Monday, November 27, 2017

Lovely Patsy Veterinary Set Makeover




Lovely Patsy Veterinary Set

After sharing photos of my Lovely Patsy Chef with members of my doll group and mentioning that the doll reminded me of someone, one member commented that the doll reminds her of Michelle Obama. I agreed, but the chef has brown hair.   Because of the nose shape, I also now see Karyn Parsons of Fresh Prince fame in the chef.

To possibly transform the doll into Michelle Obama, I visited a different Family Dollar and purchased Veterinary Lovely Patsy because of her black hair.  Intentions were to change the doll's eyes and restyle the hair. This would be my first complete eye makeover. Scary idea it was, but with a five-dollar doll, I only had that much to lose.

Before sharing the process, I took photos to illustrate her original hairstyle and sparsely rooted hair.

Original hairstyle: two side sections pulled up into a ponytail, the mid section of which is attached to the lower section by a rubber band to create a second ponytail. 

Before removing the lower rubber band, the rooting was examined.


She can wear her hair down to cover the bald spots or in a ponytail.  An inch trim of the ends made them even.

The Eye Repaint:

The original eye paint was removed with fingernail polish remover.  A smaller area for the eyes was next painted with ivory acrylic paint.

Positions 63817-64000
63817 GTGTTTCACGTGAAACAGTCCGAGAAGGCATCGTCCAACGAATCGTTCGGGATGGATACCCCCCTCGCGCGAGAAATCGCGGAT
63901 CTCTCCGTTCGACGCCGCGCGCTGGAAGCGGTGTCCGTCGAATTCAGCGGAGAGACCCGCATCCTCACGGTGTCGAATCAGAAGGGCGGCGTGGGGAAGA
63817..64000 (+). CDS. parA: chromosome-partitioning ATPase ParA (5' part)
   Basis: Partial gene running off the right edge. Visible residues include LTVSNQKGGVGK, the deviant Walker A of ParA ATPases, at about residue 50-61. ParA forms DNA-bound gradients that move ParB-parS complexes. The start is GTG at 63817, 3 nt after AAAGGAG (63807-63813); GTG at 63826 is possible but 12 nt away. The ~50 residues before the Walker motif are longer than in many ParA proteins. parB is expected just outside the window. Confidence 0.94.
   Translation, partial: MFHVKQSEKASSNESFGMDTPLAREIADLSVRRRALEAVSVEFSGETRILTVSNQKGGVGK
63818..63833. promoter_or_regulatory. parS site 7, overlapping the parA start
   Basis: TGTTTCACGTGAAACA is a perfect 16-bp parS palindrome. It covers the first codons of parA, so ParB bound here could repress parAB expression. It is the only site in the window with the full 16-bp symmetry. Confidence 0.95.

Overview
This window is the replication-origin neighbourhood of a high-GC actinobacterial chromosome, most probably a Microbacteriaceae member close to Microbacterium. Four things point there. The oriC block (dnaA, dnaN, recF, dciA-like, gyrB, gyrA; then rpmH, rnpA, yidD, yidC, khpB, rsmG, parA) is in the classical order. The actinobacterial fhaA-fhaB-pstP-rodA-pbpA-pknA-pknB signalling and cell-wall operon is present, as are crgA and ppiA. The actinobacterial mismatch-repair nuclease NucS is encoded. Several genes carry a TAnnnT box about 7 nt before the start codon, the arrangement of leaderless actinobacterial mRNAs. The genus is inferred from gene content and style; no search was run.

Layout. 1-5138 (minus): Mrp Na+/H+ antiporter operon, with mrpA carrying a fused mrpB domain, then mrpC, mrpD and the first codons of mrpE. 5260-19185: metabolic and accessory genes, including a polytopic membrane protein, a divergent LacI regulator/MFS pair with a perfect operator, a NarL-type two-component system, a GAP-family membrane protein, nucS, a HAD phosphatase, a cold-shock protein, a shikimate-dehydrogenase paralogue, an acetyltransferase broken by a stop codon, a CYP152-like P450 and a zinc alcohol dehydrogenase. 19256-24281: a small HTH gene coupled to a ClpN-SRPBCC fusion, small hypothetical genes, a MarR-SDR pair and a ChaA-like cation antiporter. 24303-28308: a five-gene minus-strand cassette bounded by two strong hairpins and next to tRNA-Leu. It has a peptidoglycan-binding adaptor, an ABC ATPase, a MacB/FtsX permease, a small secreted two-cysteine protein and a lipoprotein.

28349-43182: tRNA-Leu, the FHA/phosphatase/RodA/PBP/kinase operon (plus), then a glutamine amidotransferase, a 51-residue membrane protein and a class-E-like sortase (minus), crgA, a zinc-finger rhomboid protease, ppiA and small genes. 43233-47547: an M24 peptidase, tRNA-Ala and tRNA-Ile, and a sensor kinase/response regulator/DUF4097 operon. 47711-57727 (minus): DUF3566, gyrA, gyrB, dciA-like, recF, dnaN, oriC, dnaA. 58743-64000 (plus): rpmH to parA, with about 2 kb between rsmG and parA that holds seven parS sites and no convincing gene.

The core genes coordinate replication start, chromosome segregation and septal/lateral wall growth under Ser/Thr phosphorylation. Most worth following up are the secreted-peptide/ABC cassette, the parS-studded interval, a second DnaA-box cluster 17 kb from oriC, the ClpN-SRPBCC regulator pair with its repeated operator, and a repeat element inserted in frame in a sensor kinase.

With black acrylic paint, a circle was drawn in the center of the eyes and a dot added to the center of the circle with the same black paint.  Next, the iris was colored in with a dark brown color pencil.  I avoided the use of paint to darken this tiny area because getting the paint in the desired area would be too tasking.  The eyes were lined with a thin layer of black paint and full upper and partial lower eyelashes painted in.  I used a combination of a toothpick and the tip of a sewing needle dipped in paint to line the eyes and add the eyelashes.  The strokes are still wider than I desire.  With the proper tools, a cleaner look could have been achieved.  The eyebrows were also painted over with black paint, again using a toothpick.  I was going to stop with the above image on the right, but her eyes were missing depth.
The irises were widened with additional black acrylic paint and the glimmer in her eyes created with additional ivory paint added to the upper right corner of each iris.  The eye color was sealed with matte varnish.  I did not apply varnish to the eyebrows.  There was a small dot of discoloration on the side of her right eye that I colored in with black paint to create a beauty mark or mole.

She doesn't look like Michelle Obama, but...



...her eyes look much better and more realistic (for my first attempt) than they did before.


What to Wear:

She definitely needed an upgrade in her original clothing.  First she tried on a blue Barbie ensemble and settled on another Barbie fashion as illustrated below.

This short blue dress shows too much of her super thin legs.

She looks better in this slightly longer red dress, which I accented with a sheer ribbon to create a shawl wrap.

As a final touch, her ears were pierced.

The next time I repaint eyes, I will have a better understanding of the process and use better painting tools to achieve an even more realistic-looking eye.

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Before even attempting this repaint, I studied the diagram of hand drawing eyes shown here and viewed the following video.  Neither was followed precisely, but both gave me the necessary information needed to proceed.



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10 comments: